12:20 TallAdam: chouser: its not dead (the repl still works), but it only makes it a random percentage through the job

12:20 mec: Is there a better way to express (fn [arg f] (f arg))

12:20 TallAdam: then it just stops

12:22 I don't think its the heap getting too big either

12:30 amalloy: TallAdam: have you considered that your threads may be choking due to server failures???

12:30 TallAdam: I have the http fetch wrapped in a try - would it miss anything?

12:30 amalloy: mec: my little utility library has an invoke function (fn [f arg] (f arg)) and a reorder function, so i would define that function as (reorder invoke)

12:36 user=> ((reorder invoke) 1 inc) ;; results in 2

12:41 fliebel: hm, i see. i'll go kick him

12:42 * amalloy leaves you to wonder whether he means Raynes or sexpbot

12:43 amalloy: fliebel: that said, i don't think your findfn was going to return anything

12:44 juxt would have required ((apply juxt [:a :b]) m) which he certainly wouldn't find, and select-keys would return a map, not a vector

12:45 TimMc: amalloy: reorder assumes a binary fun by default?

12:45 amalloy: TimMc: it reverses the args by default

12:45 TimMc: ah

12:45 amalloy: atm invoke is in amalloy/utils, and reorder is in hot-potato/hot-potato (maven artifacts). that's kinda silly so i'm going to merge them shortly

13:03 mec: well apparently -> works as (reorder invoke) too bad you cant pass it like a function

13:05 amalloy: mec: like (-> 1 inc)? sure, but as you note it's a macro

13:06 and wouldn't work anyway for functions that aren't literal symbols: (-> 1 (fn [x] (inc x))) is a compile error

13:06 mec: gotta love findfn

13:07 true enough

13:10 amalloy: mec: you can get my reorder and invoke if you want them, by depending on [amalloy/utils "0.3.1"]

13:11 TimMc: ,(-> 1 ((fn [x] (inc x)))) ;-P

13:11 clojurebot: 2

13:12 amalloy: fliebel: clojure collections all implement Collection, which specifies .indexOf

13:14 nickik: sexpbot tolerates mismatched parens like those clojurebot barfed on a while ago: ##(macroexpand-1 '(-> 5 (cons '(6 7 8 9)))

13:15 oh, but probably not for inline

13:15 &(macroexpand-1 '(-> 5 (cons '(6 7 8 9)))

13:15 sexpbot: ⟹ (cons 5 (quote (6 7 8 9))) ; Adjusted to (macroexpand-1 (quote (-> 5 (cons (quote (6 7 8 9))))))

13:17 TimMc: amalloy: Can you just have it say "closed some parens"? It's shorter and easier to understand, especially since some forms are rewritten.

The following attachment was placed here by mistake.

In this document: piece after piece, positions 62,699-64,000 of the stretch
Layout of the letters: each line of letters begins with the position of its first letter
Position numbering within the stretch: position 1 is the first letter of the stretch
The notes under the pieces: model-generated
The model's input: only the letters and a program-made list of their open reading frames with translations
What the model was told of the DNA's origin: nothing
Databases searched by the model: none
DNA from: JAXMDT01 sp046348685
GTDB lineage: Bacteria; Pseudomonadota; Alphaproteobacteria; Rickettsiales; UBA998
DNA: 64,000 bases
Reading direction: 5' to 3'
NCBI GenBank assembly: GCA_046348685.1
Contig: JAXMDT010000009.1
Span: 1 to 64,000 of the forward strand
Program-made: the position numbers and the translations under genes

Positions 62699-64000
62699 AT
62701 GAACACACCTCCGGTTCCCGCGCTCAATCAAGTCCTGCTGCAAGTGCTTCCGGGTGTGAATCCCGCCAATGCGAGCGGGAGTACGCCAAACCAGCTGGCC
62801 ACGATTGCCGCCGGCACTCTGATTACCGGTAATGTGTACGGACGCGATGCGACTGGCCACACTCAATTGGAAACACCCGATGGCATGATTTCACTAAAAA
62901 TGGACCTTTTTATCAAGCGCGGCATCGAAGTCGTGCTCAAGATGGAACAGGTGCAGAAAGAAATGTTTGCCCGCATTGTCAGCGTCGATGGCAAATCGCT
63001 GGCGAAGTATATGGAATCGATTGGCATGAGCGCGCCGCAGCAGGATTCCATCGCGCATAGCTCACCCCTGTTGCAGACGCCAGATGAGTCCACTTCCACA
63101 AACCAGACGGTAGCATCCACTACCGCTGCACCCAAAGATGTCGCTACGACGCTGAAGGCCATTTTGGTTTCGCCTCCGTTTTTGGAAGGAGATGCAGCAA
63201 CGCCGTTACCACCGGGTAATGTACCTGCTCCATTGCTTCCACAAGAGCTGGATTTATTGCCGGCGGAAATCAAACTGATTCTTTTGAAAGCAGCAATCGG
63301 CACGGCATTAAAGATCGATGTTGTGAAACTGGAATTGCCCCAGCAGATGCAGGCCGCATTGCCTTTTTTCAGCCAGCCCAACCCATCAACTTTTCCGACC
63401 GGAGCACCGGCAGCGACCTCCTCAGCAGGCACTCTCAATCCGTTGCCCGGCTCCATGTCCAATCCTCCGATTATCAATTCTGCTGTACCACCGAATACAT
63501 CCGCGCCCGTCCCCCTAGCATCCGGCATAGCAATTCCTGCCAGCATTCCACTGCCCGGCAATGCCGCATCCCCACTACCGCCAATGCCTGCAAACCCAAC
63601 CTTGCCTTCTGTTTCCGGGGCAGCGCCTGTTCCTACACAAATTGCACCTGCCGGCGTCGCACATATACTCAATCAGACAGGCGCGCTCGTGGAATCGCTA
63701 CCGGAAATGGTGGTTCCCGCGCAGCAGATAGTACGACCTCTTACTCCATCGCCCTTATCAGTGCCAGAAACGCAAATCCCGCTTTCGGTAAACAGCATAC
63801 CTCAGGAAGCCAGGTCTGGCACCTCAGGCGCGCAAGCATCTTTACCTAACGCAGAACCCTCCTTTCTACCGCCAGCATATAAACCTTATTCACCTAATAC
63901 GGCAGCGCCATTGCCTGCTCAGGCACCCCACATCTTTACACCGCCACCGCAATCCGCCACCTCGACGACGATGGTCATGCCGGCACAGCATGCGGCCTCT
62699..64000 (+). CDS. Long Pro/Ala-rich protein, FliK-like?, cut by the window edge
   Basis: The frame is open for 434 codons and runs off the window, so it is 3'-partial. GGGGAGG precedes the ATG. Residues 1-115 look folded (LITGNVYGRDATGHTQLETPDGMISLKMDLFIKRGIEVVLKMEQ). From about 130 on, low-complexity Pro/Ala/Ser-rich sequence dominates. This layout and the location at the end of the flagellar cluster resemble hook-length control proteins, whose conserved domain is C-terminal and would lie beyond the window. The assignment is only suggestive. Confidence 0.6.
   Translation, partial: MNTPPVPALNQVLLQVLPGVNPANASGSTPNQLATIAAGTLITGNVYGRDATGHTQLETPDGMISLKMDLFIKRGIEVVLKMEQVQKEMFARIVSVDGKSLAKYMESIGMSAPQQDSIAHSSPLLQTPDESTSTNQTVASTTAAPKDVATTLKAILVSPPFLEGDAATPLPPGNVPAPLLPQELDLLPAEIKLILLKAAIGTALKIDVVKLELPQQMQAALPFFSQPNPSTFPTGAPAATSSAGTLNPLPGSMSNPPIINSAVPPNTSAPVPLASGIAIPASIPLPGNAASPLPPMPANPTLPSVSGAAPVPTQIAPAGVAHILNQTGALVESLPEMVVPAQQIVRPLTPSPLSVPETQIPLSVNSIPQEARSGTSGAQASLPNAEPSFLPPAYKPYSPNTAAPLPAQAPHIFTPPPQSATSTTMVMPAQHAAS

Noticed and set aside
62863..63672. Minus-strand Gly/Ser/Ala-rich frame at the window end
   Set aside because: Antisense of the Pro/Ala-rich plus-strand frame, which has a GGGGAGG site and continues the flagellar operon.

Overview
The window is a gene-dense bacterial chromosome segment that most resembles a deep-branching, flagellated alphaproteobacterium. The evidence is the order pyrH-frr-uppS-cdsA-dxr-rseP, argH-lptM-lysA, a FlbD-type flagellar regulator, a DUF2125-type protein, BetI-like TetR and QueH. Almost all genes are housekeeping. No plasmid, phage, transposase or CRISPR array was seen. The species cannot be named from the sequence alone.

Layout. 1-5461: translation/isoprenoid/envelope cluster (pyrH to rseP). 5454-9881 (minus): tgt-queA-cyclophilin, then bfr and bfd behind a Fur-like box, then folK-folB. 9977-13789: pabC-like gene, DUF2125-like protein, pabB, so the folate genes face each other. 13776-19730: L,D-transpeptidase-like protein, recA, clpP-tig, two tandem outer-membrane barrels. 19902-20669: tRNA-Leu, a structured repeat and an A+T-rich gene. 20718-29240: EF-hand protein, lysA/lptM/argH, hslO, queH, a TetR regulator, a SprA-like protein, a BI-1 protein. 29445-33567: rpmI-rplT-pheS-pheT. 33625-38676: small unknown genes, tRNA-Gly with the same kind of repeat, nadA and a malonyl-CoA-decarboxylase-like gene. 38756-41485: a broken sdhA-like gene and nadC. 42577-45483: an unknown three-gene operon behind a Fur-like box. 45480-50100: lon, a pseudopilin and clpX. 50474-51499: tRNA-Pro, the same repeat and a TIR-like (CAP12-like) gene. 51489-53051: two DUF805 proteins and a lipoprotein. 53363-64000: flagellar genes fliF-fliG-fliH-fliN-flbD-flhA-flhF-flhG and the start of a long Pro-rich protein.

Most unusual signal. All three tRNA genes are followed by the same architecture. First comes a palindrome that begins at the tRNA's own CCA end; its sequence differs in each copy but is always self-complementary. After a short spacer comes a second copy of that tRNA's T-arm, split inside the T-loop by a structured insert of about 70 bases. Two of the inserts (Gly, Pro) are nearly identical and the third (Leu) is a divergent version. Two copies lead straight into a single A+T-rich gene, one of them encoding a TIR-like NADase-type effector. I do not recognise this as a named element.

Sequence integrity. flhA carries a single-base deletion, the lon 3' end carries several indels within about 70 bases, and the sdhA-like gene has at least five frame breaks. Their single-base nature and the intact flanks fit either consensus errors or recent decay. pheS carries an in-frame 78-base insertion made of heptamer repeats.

13:18 &'(no quote here

13:18 sexpbot: java.lang.Exception: EOF while reading

13:18 amalloy: TimMc: i could certainly do that. i thought it might be helpful to have a pastable correct version

13:19 TimMc: hmm

13:19 amalloy: $mail brehaut why doesn't it work on &'(no quote here

13:19 sexpbot: Message saved.

13:20 TimMc: &(+ 3 4

13:20 sexpbot: ⟹ 7 ; Adjusted to (+ 3 4)

13:20 TimMc: &(+ '(3 4

13:20 sexpbot: java.lang.ClassCastException: Cannot cast clojure.lang.PersistentList to java.lang.Number

13:21 TimMc: bah

13:21 &(list '(3 4

13:21 sexpbot: ⟹ ((3 4)) ; Adjusted to (list (quote (3 4)))

13:21 TimMc: Well, nothing obvious.

13:22 amalloy: TimMc: i bet it just doesn't work if there are meaningful characters before the parens

13:22 the *first* parens

13:24 yeah, i think that's it. i'm not exactly a superhero at reading fnparse nonsense, but it looks like we assume the list will start with an open-paren of some kind

13:30 TimMc: &(+ 2 3))

13:30 sexpbot: ⟹ 5

13:34 amalloy: TimMc: that's always worked

13:34 ,(+ 2 3))

13:34 clojurebot: 5

13:35 TimMc: ,(+ 2 3) So I guess I can have whatever out here?

13:35 clojurebot: 5

13:35 amalloy: indeed

13:35 (read) stops as soon as it gets to the end of a sexp

13:35 TimMc: &(+ 2 3) ##(+ 5 6) maybe...

13:35 sexpbot: ⟹ 11

13:40 raek: ,"clojurebot" ##"sexpbot"

13:40 clojurebot: "clojurebot"

13:40 TimMc: ,"clojurebot" ##(identity "sexpbot")

13:40 sexpbot: ⟹ "sexpbot"

13:40 clojurebot: "clojurebot"

13:44 TimMc: It's a bot race!

13:45 amalloy: did sexpbot actually win, or does it just look that way to me because we're sharing a server?

13:45 __name__: It won.

13:46 jcromartie: have you guys seen http://threecrickets.com/prudence/ ?

13:49 TimMc: I suspect you could map out the IRC topology by sending very long messages between users on different servers and checking how much is lopped off.

13:51 choffstein: Hey all. I have a quick question -- if I have written a bunch of clojure libraries for personal use, how can I set up a local repo directory to point leiningen towards? Is there a repo format I should follow

13:51 TimMc: choffstein: Look into lein install

13:52 choffstein: will do. thanks.

14:09 TimMc: What is the difference between = and ==? Does the latter just enforce numbers?

14:09 amalloy: TimMc: i guess i'm too late for choffstein, but why not put them on actual clojars? unless they're IP of some kind, this makes it easy to get up and running if you're working from a different machine

14:10 TimMc: yeah, i think so

14:12 jcromartie: ,(doc ==)

14:12 clojurebot: "([x] [x y] [x y & more]); Returns non-nil if nums all have the same value, otherwise false"

14:20 __name__: &(== 2 2 2)

14:20 sexpbot: ⟹ true

14:20 __name__: &(= 2 2 2)

14:20 sexpbot: ⟹ true

14:20 nickik: it ignors types